In Delaware, a medical malpractice case can be brought against any healthcare provider who provides medical treatment to a patient, including:
The healthcare provider may be held liable if they failed to provide care that met the accepted standard of care, resulting in harm or injury to the patient. It’s important to note that liability in medical malpractice cases is not automatic, and the plaintiff must prove that the healthcare provider breached their duty of care and caused the patient’s injuries. In addition, there may be multiple parties who share liability for the malpractice, including individual healthcare providers, the medical facility, and other involved parties such as medical device manufacturers or pharmaceutical companies.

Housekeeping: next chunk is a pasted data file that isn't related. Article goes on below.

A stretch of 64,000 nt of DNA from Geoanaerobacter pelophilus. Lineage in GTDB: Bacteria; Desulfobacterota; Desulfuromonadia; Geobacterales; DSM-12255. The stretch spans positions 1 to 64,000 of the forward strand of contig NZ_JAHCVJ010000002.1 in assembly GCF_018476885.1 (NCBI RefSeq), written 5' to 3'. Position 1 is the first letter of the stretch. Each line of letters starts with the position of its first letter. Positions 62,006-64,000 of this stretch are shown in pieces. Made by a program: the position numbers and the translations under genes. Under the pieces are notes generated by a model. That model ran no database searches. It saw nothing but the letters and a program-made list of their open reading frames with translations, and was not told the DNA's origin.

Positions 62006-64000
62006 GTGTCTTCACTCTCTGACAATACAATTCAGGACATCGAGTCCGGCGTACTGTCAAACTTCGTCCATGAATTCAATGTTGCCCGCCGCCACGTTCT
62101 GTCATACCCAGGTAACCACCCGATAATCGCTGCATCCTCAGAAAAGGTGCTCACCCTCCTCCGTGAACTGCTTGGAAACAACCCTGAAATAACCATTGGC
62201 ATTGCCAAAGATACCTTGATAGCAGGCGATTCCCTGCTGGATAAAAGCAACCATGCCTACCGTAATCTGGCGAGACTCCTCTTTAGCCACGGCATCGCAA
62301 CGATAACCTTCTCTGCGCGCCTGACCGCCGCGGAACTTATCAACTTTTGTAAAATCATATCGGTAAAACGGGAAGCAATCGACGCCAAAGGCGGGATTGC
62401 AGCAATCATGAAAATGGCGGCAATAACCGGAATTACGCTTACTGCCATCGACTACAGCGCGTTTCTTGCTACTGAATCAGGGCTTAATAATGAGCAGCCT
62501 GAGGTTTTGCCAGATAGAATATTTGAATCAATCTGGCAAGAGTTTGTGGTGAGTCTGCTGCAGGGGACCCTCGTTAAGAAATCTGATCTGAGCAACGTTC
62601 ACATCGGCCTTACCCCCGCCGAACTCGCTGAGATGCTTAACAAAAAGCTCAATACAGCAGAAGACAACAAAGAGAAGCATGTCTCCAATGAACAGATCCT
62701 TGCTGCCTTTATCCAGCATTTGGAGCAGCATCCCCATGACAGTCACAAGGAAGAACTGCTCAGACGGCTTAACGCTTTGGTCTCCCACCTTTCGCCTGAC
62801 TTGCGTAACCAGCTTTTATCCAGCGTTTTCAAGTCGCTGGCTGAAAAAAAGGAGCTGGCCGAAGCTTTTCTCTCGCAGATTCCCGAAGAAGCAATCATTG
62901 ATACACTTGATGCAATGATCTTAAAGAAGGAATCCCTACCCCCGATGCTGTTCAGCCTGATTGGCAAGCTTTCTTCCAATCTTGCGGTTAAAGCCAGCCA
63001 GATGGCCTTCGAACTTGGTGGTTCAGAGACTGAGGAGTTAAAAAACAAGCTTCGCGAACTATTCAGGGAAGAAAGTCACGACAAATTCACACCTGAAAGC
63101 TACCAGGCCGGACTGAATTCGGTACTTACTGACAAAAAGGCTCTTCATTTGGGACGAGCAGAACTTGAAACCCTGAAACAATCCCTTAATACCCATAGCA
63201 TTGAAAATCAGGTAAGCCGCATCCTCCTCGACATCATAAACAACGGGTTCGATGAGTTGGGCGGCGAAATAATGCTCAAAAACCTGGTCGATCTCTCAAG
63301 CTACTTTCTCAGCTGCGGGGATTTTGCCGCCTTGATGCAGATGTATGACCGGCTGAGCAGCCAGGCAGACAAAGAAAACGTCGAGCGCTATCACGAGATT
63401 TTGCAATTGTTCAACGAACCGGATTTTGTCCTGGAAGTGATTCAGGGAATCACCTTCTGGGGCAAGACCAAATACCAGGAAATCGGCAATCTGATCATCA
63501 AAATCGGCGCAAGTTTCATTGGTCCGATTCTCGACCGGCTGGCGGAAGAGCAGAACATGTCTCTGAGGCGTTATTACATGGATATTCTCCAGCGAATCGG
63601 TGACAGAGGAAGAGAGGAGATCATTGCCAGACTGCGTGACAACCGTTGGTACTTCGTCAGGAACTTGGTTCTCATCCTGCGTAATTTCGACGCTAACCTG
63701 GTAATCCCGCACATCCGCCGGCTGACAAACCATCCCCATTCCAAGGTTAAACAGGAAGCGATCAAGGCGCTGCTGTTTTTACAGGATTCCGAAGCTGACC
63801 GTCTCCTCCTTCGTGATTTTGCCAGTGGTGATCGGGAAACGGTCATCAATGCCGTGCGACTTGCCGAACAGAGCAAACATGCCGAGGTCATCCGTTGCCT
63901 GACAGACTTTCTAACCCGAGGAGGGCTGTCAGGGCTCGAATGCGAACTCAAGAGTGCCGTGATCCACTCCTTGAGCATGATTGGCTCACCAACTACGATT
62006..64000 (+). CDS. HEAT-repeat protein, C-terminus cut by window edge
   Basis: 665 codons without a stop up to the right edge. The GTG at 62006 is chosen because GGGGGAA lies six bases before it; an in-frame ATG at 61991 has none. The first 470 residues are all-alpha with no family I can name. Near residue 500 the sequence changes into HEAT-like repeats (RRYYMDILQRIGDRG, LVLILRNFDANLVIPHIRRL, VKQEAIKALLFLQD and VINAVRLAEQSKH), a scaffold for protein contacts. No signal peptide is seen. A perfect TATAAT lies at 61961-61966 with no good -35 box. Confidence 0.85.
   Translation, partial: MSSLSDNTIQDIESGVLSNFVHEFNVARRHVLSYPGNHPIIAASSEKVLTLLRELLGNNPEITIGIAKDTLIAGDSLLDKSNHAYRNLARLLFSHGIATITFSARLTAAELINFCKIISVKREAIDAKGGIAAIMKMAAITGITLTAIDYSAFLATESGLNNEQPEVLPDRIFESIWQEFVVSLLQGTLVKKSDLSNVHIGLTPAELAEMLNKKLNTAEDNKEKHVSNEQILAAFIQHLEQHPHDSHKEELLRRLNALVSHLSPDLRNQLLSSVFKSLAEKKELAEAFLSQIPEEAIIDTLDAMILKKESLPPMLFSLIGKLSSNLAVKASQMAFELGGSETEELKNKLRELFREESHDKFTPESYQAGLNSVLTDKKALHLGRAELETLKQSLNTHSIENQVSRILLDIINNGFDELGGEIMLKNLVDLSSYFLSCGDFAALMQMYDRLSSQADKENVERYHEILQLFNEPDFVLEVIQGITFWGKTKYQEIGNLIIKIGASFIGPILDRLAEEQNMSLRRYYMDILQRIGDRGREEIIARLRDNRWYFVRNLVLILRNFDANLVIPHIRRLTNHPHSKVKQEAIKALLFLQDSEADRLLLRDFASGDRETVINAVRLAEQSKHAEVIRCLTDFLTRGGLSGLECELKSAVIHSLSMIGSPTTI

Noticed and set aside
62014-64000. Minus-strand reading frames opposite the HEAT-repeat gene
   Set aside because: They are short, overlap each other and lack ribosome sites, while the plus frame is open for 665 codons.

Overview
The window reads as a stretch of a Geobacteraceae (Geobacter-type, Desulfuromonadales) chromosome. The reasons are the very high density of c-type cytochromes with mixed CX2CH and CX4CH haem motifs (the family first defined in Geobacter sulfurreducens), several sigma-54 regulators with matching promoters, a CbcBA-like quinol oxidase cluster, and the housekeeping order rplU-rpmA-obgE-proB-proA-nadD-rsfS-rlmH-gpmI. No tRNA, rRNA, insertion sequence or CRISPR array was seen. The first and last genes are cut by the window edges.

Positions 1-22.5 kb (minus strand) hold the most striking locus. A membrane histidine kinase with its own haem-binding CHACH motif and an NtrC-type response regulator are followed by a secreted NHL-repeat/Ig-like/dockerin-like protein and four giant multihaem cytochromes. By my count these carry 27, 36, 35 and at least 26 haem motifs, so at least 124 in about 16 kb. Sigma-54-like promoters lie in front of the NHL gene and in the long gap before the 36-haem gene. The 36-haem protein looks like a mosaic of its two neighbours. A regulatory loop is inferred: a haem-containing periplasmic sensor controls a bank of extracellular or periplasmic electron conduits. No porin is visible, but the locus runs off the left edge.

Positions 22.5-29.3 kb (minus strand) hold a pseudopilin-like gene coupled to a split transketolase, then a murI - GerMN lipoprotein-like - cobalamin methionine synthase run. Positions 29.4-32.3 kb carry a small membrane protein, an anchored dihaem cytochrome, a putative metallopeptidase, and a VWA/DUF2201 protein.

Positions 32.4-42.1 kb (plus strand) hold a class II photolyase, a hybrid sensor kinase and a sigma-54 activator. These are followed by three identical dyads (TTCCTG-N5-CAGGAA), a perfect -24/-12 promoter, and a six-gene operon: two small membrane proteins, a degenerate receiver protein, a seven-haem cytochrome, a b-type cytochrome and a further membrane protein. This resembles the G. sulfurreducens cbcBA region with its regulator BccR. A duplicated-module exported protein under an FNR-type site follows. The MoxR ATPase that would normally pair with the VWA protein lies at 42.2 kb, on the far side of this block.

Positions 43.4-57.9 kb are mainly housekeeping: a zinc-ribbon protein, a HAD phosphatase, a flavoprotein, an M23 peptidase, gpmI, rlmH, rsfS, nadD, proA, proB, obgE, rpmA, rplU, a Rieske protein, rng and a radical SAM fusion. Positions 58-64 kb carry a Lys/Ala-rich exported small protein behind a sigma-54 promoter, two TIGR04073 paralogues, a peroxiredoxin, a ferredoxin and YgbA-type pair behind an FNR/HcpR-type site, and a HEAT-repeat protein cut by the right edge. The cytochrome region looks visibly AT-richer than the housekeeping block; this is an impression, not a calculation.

Delaware follows the doctrine of joint and several liability, which means that each defendant in a medical malpractice case can be held responsible for the full amount of damages awarded, regardless of their individual percentage of fault.
In cases where the healthcare provider is an employee of a medical facility, such as a hospital, the facility may also be held vicariously liable for the actions of their employee. This means that the medical facility may be held responsible for the malpractice even if they were not directly involved in the patient’s care.
In summary, in Delaware, any healthcare provider who provides medical treatment to a patient can be held liable in a medical malpractice case if they breach their duty of care and cause harm or injury to the patient. Liability may also extend to medical facilities and other involved parties.